▪ Prisons have been unable to recruit and retain enough psychologists and psychiatrists. Prison leaders say they’ve filled some positions. But about 23 percent of psychologist positions are vacant, state figures show.

▪ The prison system’s new suicide prevention plan is “no such thing,” Schwade wrote. Last June, as authorities investigated a flurry of inmate suicides, the prison system rolled out a plan to prevent more inmates from taking their own lives. But Schwade says that plan doesn’t include tools that effectively identify those who are most likely to kill themselves.

Junker says the prisons’ tool for assessing the risk of suicide is used nationwide and is endorsed by many professional groups.

▪ The new therapeutic diversion units are not helping the inmates who state prison leaders promised would be treated when they asked the legislature for money.

Schwade said that of the first 22 inmates he saw at Polk’s new TDU, only one or two appeared to qualify under the criteria laid out by prison mental health leaders.

Junker said Schwade’s definition of mental illness is too narrow and “does not conform to contemporary practice.” Schwade, however, says he used the definition that Junker himself wrote in an operational manual for the TDU’s.

Mentally ill inmates are still going undocumented and untreated. ... So where do you think they’re going to end up? They’re going to be back in our prison system. They’re going to be back on our streets.

Elizabeth Forbes, director of the criminal justice reform group NC CURE

Dangerous gang members have been among those assigned to the TDU’s, and those prisoners can prey on inmates who are mentally ill, Schwade said.

Schwade also described the struggles of several seriously ill inmates who he believes did not get the care they needed.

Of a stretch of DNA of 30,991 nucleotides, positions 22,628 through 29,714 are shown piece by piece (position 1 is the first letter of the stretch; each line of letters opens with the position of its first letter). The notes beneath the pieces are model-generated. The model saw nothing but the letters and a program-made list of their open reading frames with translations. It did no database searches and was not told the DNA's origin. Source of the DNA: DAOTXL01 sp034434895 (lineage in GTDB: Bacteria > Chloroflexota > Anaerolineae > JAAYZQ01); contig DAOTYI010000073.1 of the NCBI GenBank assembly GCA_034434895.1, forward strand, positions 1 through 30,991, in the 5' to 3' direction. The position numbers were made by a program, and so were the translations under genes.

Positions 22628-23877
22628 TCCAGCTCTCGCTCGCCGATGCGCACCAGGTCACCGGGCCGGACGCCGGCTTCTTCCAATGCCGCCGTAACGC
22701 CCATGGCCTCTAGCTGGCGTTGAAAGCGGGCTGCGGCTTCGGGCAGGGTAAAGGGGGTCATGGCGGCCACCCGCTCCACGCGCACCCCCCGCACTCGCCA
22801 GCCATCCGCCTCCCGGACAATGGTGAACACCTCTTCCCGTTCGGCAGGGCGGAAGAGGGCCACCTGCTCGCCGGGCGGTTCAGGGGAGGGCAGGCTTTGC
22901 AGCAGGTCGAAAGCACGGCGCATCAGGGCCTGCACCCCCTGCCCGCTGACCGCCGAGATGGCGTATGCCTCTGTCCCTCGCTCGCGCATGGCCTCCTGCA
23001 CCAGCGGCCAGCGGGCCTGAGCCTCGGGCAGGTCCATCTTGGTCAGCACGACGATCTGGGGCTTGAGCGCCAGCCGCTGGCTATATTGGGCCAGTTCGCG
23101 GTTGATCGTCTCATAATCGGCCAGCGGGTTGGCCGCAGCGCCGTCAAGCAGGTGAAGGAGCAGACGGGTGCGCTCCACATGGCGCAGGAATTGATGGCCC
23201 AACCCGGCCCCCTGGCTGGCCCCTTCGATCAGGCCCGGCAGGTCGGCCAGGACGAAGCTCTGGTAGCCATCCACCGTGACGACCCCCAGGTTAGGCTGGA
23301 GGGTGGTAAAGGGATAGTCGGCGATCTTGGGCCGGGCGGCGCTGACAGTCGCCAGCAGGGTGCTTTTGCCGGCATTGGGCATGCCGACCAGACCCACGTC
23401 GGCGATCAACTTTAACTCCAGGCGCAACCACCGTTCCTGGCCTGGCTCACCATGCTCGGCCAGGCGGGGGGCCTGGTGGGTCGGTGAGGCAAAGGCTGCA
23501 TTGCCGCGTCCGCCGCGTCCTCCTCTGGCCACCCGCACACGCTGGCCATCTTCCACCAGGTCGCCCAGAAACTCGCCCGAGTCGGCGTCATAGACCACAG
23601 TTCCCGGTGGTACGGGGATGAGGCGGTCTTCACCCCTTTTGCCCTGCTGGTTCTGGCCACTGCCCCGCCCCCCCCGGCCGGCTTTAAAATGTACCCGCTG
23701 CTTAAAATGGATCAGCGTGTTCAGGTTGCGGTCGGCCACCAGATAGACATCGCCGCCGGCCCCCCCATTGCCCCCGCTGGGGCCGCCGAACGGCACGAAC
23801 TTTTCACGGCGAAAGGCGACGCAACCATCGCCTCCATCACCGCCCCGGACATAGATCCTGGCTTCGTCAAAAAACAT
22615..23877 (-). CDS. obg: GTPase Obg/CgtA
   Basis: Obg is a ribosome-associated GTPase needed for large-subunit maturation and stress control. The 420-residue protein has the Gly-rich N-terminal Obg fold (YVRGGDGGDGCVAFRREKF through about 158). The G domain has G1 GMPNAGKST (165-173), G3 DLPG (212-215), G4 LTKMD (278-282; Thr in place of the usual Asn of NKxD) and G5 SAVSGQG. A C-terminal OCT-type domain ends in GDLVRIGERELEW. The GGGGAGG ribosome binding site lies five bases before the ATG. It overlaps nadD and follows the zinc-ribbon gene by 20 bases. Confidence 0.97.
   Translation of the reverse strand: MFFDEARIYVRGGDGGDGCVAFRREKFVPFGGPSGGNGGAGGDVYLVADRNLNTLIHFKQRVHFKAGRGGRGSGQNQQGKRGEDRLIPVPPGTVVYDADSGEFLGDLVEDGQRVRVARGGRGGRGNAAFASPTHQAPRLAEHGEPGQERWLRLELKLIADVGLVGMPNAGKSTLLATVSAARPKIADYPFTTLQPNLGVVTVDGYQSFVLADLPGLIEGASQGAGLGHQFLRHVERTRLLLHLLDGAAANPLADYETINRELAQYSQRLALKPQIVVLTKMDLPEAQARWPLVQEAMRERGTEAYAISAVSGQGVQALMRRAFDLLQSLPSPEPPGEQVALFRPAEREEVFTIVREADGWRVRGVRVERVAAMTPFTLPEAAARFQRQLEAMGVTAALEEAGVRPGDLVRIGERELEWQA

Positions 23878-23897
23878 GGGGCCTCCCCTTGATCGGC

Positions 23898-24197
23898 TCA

One was a schizophrenic man who refused to shower and at times didn’t know where he was. Schwade said the inmate left the prison so sick that “he could not function on the outside, even for a day.” He soon returned to prison.

Another inmate, he said, was so psychotic that he pulled out clumps of his hair. But when a psychologist tried to get him transferred to Central Prison’s mental health unit, his request was denied. Suffering from severe schizophrenia, the inmate remained housed in the state’s most restrictive prison unit for months before he was moved out.

‘Lives hang in the balance’

Jack Register, executive director of NAMI-NC, a mental health advocacy group, said he was disturbed – but not surprised – by Schwade’s conclusions.

“(Mental health reform) is not happening at the speed we would like,” Register said. “There are pearls of goodness. We just know it needs to be more robust and more pro-active.”

Vicki Smith, executive director of Disability Rights North Carolina, a nonprofit advocacy group, said that while the prisons are “moving in the right direction” on mental health reform, they need more resources, staff and expertise.

Chris Brook, legal director of the N.C. ACLU, agrees.“It’s clear that more is needed, and too many lives hang in the balance for officials to not take further action,” Brook said.

Schwade recommended that lawmakers subpoena psychologists who work for the state prison system to testify in closed-door hearings.

He said he waited until retirement to file his report “because it is not possible for a current employee of a North Carolina prison to report a problem without facing severe retaliation.”

Junker took issue with that, saying he has encouraged “open dialogue and staff input.”

Schwade says it took more than a year to compile information for his report. Asked why he has put so much time into it, he said:

“There are helpless people who are not getting the help they need. And the public’s goodwill and money are being wasted.”

Ames Alexander: 704-358-5060, @amesalex

Related stories from Charlotte Observer

  Comments